/ Home & Energy

Why are you phased by the light bulb phase out?

Smashed energy-saving light bulb

When we wrote about the phase out of incandescent light bulbs recently, the response was overwhelming. So what got people’s backs up? I trawled through hundreds of comments to pick out the main complaints…

Your complaints ranged from cost to being left with less choice. Having tested energy-saving bulbs for the latest issue of Which? magazine, this topic is fresh in my mind, so I thought I’d try and tackle each of these issues one by one.

Unfortunately, I couldn’t address all the issues raised in our previous Conversation. Others included claims that energy-savings bulbs aren’t as bright, can’t be used with dimmer switches and don’t always fit light fittings.

1. Energy-saving bulbs don’t last as long as claimed

This can definitely be true if you have a bulb that’s poor for longevity, or doesn’t like being switched on and off frequently. The regulations only require 50% of a bulb’s sample to achieve the claimed lifetime – cold comfort if your bulb is in the half that didn’t.

Which? energy-saving light bulb tests show big differences between bulbs in terms of how long they last and how they cope with being switched on and off. We test three samples of each bulb and, at worst, all three fail long before our 30,000 on/off switching test is over. The best of the bulbs have all three samples working at the end of the test.

It’s the same with longevity – the top performers’ samples survive 5,000 hours continuously turned on – the equivalent of five years’ use. But poor performers will see some, or even all, samples fail before that.

2. Health side-effects including migraines, UV radiation and mercury

The most common type of energy-saving bulb, CFLs, do contain mercury, but only a small amount. An average CFL has no more than five milligrams – and would fit on the tip of a ballpoint pen. Breakages are easily dealt with if a bulb breaks, as detailed in our advice guide.

UV radiation is only potentially a problem if you sit very close (within a few centimetres) of a CFL-type bulb for prolonged periods. For migraine sufferers, using a different type of energy-saving bulb altogether (i.e. a halogen or an LED) or using a CFL with an outer surface as well as an inner (i.e. not a stick-shaped one), will also help.

3. Loss of heating from traditional incandescent bulbs

Incandescent bulbs did waste 85% of their energy as heat, but this is still a very small amount – the heating effect on any room would be negligible. Even using a higher-powered bulb of 100W would only give you around 85W of heat.

Compare that to a typical fan heater rating of 2kW and factor in that many of the bulbs will be in exactly the wrong place to heat a room – on the ceiling – and incandescents seem to be an inefficient method of heating!

4. No overall saving of energy

Some of you were concerned about the energy used to manufacture energy-saving light bulbs, but a 2009 Defra study found that incandescent bulbs had the highest environmental impact of all types of bulbs. That’s because “energy in use” is the key factor, and incandescents are much less efficient than energy-saving bulbs.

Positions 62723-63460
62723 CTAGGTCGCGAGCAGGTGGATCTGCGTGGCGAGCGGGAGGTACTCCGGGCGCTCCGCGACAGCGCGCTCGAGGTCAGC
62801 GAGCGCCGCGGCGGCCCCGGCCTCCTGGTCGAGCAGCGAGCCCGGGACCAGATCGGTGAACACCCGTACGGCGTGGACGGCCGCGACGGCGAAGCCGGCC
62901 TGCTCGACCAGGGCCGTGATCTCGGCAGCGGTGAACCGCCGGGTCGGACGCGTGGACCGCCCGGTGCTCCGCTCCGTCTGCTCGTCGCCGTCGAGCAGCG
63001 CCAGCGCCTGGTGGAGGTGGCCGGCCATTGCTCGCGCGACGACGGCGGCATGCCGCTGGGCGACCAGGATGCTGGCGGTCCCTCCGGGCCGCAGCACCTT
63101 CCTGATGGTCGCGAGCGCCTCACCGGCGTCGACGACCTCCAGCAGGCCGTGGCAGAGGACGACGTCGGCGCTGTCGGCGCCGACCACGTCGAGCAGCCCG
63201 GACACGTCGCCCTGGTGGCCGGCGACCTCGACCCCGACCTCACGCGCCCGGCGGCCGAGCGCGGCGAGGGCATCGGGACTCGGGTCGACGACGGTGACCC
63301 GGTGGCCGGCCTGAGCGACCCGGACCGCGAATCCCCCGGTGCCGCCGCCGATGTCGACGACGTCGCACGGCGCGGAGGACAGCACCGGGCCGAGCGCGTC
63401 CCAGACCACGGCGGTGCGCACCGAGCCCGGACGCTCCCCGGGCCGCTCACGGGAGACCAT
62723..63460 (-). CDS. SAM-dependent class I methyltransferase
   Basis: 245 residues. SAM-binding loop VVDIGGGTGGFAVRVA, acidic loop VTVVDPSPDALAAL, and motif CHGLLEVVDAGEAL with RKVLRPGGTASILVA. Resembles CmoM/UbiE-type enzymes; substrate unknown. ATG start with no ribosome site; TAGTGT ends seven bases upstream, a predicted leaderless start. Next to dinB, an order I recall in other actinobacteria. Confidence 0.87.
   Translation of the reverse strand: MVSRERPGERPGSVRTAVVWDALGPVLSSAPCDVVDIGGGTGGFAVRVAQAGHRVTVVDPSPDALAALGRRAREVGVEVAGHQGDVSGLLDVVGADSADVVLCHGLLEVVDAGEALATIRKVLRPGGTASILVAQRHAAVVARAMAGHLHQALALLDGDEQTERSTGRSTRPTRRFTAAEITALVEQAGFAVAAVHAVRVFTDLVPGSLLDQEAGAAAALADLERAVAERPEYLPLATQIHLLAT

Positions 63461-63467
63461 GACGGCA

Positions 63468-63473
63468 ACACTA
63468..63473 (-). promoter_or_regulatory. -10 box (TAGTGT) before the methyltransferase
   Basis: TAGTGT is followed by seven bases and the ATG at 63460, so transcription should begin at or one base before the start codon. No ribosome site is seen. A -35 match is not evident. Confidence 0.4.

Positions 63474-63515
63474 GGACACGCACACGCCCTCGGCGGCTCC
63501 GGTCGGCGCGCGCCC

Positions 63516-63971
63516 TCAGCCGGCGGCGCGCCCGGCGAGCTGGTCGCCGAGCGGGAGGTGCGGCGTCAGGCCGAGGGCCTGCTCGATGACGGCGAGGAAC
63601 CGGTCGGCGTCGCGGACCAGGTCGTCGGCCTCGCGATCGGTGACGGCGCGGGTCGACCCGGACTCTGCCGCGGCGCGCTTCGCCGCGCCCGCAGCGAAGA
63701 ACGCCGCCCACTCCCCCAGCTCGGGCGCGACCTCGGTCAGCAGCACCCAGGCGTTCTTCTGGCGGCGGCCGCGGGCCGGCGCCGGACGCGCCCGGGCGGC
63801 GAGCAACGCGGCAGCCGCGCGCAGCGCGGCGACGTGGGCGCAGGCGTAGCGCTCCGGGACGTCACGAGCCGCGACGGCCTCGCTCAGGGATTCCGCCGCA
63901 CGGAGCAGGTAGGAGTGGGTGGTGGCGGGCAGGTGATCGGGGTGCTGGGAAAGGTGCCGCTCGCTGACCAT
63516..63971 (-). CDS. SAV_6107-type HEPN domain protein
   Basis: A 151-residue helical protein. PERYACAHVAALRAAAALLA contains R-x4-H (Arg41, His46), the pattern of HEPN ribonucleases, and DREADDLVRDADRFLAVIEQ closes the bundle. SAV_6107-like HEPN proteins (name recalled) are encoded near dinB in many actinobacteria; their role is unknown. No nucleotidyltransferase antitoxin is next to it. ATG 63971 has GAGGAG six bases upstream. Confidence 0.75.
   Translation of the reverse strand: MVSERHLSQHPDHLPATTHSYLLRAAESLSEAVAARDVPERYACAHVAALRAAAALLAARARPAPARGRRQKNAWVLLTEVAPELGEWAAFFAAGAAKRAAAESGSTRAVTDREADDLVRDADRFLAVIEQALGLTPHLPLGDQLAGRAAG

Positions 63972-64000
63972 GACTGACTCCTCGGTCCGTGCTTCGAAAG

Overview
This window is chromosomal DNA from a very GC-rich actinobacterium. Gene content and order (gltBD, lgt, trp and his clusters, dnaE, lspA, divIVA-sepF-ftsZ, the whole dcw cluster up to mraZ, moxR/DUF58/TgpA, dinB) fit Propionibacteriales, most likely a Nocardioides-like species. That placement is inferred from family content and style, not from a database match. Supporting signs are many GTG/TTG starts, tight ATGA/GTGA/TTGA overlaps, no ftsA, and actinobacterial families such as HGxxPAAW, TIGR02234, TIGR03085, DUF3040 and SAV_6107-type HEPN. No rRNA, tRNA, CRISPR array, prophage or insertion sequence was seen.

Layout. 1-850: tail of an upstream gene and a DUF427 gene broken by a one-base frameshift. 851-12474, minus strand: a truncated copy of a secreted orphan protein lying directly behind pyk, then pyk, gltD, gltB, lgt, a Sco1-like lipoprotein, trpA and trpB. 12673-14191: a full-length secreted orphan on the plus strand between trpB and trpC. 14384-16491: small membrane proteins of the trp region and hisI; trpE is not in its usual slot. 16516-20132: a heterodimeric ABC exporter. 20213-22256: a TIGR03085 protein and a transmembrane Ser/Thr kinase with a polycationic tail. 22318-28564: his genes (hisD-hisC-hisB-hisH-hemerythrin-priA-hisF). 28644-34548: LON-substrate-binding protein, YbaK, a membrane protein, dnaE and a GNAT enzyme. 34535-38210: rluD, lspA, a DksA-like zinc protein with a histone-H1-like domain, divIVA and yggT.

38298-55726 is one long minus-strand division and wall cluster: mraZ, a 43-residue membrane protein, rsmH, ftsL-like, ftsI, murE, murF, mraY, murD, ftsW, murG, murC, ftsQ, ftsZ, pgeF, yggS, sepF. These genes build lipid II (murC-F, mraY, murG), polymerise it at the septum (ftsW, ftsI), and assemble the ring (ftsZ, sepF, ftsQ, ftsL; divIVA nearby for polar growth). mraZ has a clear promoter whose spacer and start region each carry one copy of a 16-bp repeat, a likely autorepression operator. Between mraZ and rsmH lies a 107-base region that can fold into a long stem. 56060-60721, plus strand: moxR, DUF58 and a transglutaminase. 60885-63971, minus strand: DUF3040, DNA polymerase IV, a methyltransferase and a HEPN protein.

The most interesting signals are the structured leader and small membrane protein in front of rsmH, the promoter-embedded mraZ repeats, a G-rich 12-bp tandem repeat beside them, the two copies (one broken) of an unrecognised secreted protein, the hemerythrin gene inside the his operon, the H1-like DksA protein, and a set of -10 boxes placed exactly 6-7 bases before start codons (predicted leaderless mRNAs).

Our recent light bulb tests showed the same trait – that the most efficient bulbs were also the most environmentally friendly over the whole lifecycle of production and disposal, because energy used while the bulb is on is the most important factor.

5. Don’t tell us what to buy, give us a choice

It’s obviously annoying for a lot of people not to have a choice of which bulb to buy. But the phase-out is a “done deal” and although it forces us to buy only certain types of light bulb it does force us towards bulbs that will save us money and use less energy.

6. Energy-saving light bulbs are more expensive

The savings from energy-saving bulbs are nothing like as obvious as the extra cost of buying them in the first place, but they will save you money in the end.

We’re looking at ways to calculate payback times for all the bulbs we show test results for. In the meantime, any energy-saving bulb should more than pay for itself, but the amount will depend on various factors, especially how long it lasts.

Based on the bulb being on for 2.7 hours per day and electricity costing 14.5p per KWh, we calculate a 100W incandescent bulb costs around £14 to run for a year. An equivalent CFL energy-saver (such as the Osram Dulux Superstar 30W) would cost £3 or £4 in the same conditions, depending on how much light it emitted (watts being only a measure of how much power you pay to put in, not how much light you’re getting out).

7. CFLs are hard to dispose of

It’s true that disposing of CFLs isn’t as easy as incandescents – you can’t just chuck them in the bin because of the mercury. But we’re used to recycling much of our waste now, so isn’t it just a mind shift that’s needed to get into the habit of recycling bulbs too?

Recycling CFLs can be done at any Ikea, Homebase, Robert Dyas, 250 larger Sainsbury’s or at council facilities. Or you can find your nearest recycling points by typing in your postcode on Recolight on Recycle Now.